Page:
Community and Nation consist of ten seminal essays written by Papiya Ghosh who is sadly no more with us.* Thus this review is a tribute to a distinguished scholar. Written in the course of her post-doctoral research, they have been competently put together with an introduction by Biswamoy Pati. The essays have already been published in reputed journals. However, putting them together has value as they provide a historical narrative of the gradual construction of a ‘Muslim identity’ under colonialism, changes due to partition and creation of Bangladesh and the subsequent worldview of the Muslim diaspora in the western world. The theoretical core of the book is the complex relationship between ‘community’ and ‘nation’ in the specific context of the ‘Otherising’ (p. x) or making of a Bihari Muslim identity in the colonial period leading to partition of the subcontinent. The first six chapters deal with various aspects of Muslim identity shaped during the colonial period; while the remaining four describe the exodus of Bihari Muslims in the post-partition riots.
Ghosh’s research admirably shows how partition anticipated many of the questions raised across the subcontinent today: ethnicity, communalism, religious fundamentalism and cultural nationalism.
Critical of researchers who construct a ‘Muslim identity’ solely around Islam, based on ‘Mongol-Mughal’ ideas of the 16th and 17th centuries, which it is asserted had not been eroded by the 1920s. Ghosh forcefully argues that regional rather than religious categories had over a long period shaped the identity of Muslims in Bihar until the later 19th and 20th centuries when reformist orthodoxy and political communalism introduced change. Moreover, when questions were raised ‘who is a Muslim’ and what constitutes ‘Muslim identity’ there was no one set of Muslim assumptions of Muslimness irrespective of the specificities of class, region and ideology. The Deoband and the Aligarh trends took opposite stands towards the national movement. The Jamiyat al ulama i Hind and the Momin Conference in 1919 subscribed to a theory of composite nationalism in which Indian Muslims though separate from others in religion were ‘fellow-nationals’; they were not a nation, but were a millat that could co-exist with other religious communities as part of a confederation of religious communities. This view was in keeping with the lived experience of the people, but was not shared by the Muslim League, though its influence was not as great in Bihar initially as elsewhere.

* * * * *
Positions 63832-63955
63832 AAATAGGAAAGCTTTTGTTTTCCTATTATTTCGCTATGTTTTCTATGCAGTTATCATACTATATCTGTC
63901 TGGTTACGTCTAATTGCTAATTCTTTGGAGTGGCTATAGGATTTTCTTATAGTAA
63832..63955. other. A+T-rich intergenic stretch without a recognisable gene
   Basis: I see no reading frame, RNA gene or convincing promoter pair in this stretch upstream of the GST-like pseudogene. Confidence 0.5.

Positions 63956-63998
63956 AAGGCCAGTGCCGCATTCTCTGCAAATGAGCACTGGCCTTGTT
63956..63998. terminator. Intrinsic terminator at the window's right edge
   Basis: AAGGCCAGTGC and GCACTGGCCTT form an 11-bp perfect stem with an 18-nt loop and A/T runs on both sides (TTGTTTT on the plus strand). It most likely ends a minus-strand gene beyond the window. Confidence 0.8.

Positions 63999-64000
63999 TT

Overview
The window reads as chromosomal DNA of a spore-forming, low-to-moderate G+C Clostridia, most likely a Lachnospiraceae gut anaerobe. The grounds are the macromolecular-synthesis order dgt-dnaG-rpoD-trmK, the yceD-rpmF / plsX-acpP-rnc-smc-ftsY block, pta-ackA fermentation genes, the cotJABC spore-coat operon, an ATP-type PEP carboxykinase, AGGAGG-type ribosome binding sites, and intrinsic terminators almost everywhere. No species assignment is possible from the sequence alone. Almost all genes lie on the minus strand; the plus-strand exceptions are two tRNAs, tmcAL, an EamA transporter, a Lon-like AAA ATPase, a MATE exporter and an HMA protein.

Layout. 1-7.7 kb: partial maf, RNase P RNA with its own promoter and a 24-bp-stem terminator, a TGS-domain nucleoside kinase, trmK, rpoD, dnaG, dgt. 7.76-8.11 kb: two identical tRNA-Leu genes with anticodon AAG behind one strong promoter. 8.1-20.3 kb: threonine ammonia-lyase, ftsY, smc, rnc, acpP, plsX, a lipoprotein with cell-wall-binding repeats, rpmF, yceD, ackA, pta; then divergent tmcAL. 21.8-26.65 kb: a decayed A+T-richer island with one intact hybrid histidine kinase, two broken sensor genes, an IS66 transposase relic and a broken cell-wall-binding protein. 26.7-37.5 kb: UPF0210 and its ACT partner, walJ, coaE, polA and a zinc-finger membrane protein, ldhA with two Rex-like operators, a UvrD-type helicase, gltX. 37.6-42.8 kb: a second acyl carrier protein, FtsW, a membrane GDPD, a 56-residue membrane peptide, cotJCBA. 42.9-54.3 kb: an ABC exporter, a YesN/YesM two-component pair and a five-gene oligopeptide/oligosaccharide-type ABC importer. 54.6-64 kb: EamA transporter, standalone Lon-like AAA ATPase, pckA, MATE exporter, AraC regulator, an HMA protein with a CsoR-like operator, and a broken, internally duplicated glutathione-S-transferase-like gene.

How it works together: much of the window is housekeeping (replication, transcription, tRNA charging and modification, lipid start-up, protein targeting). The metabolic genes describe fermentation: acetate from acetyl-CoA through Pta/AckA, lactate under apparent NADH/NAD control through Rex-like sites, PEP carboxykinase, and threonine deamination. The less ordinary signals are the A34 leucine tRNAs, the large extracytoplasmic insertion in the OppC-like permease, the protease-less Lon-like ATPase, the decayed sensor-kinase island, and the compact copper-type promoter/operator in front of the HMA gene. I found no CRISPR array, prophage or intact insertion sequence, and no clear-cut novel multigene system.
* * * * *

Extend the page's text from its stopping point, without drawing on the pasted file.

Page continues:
Ghosh traces the hardening of relationships between 1917 and 1923 among Hindus and Muslims to the Shahabad riots of 1917 as they surpassed all previous riots, took time to quell, spread over large tracts and came to provide a ‘reference point’ in Hindu Muslim relations. She agrees that the twin issues of cow protection and qurbani led to worsening of relationships between the two communities, but her research points to different reactions and many attempts at reconcilliation by leaders which shows that even in 1920 it was still possible to bridge divides and prevent confrontation. In August 1921 Gandhi, Muhammad Ali and Azad Subhani together toured Shahabad, Gaya, Bihar Sharif and Patna addressed many meetings that defused tension. Rajendra Prasa and Abul Kalam Azad were deputed to meet religious leaders and address meetings and defuse tensions. But at the same time, in the 1920s it became increasingly difficult to disentangle religion, community and political activism as events elsewhere impacted upon Bihar: Shuddhi by Swami Shraddhanand, conversion of Hindus in the Malabar and the Multan riots. The leaders of organized politics saw themselves and were widely perceived as serving country and community, swaraj and shariat, and swaraj, shuddhi and sanghathan in whichever order they appeared in tandem. The contestations were whether these should remain part of the terrain on which nation building was being undertaken. Virility and chastity were also put forward as correlates of shuddhi and sangathan. This discourse based on patriarchy focused on women as signifiers of community and therefore a site for contestation against the other, namely the aggressive proselytizing Muslim.
Ghosh’s research indicates that it was during the period of the Congress Ministry in the 1930s, that the Muslim League was successful in creating the negative ‘Congress Muslim stereotype’. The Shahabad riots had created suspicions among Bihari Muslims and questions began to be raised in public meetings about how representative the Congress Muslims were and even fears that Home Rule supported by them could lead to the need to migrate to ‘some other country’. But Ghosh argues that it is important to recognize that ‘only in Bihar’ this view of the Congress was halted due to the work of some local leaders. But it was only for a while; by 1928 the Nehru Report was condemned as favouring the Hindu Mahasabha and Congress Muslims as renegades; the civil disobedience movement saw little Muslim participation due to the Bihar Muslim League opposing Muslim participation and Congressmen making little sustained efforts at mobilizing. However, Ghosh argues that to say that the two communities had become totally estranged was exaggerated.